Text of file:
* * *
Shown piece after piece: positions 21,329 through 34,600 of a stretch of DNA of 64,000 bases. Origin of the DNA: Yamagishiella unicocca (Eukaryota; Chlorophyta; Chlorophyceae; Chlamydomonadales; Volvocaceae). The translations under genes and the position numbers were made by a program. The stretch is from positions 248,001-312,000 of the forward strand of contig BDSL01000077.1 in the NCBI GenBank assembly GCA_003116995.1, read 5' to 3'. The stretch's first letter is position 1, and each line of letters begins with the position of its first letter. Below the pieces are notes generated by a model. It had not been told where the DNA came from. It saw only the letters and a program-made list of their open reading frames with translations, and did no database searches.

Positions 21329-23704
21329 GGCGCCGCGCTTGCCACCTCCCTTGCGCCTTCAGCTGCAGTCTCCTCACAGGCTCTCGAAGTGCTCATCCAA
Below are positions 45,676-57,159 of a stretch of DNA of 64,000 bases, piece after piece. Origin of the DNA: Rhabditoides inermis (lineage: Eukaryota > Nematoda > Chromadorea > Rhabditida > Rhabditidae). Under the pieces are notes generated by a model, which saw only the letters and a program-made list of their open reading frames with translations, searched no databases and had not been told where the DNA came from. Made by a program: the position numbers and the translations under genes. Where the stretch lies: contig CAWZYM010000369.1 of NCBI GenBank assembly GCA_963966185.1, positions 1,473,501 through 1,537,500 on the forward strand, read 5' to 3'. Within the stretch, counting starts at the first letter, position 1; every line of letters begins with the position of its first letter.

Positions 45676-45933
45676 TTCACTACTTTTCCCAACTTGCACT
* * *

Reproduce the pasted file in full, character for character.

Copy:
Shown piece after piece: positions 21,329 through 34,600 of a stretch of DNA of 64,000 bases. Origin of the DNA: Yamagishiella unicocca (Eukaryota; Chlorophyta; Chlorophyceae; Chlamydomonadales; Volvocaceae). The translations under genes and the position numbers were made by a program. The stretch is from positions 248,001-312,000 of the forward strand of contig BDSL01000077.1 in the NCBI GenBank assembly GCA_003116995.1, read 5' to 3'. The stretch's first letter is position 1, and each line of letters begins with the position of its first letter. Below the pieces are notes generated by a model. It had not been told where the DNA came from. It saw only the letters and a program-made list of their open reading frames with translations, and did no database searches.

Positions 21329-23704
21329 GGCGCCGCGCTTGCCACCTCCCTTGCGCCTTCAGCTGCAGTCTCCTCACAGGCTCTCGAAGTGCTCATCCAA
Below are positions 45,676-57,159 of a stretch of DNA of 64,000 bases, piece after piece. Origin of the DNA: Rhabditoides inermis (lineage: Eukaryota > Nematoda > Chromadorea > Rhabditida > Rhabditidae). Under the pieces are notes generated by a model, which saw only the letters and a program-made list of their open reading frames with translations, searched no databases and had not been told where the DNA came from. Made by a program: the position numbers and the translations under genes. Where the stretch lies: contig CAWZYM010000369.1 of NCBI GenBank assembly GCA_963966185.1, positions 1,473,501 through 1,537,500 on the forward strand, read 5' to 3'. Within the stretch, counting starts at the first letter, position 1; every line of letters begins with the position of its first letter.

Positions 45676-45933
45676 TTCACTACTTTTCCCAACTTGCACT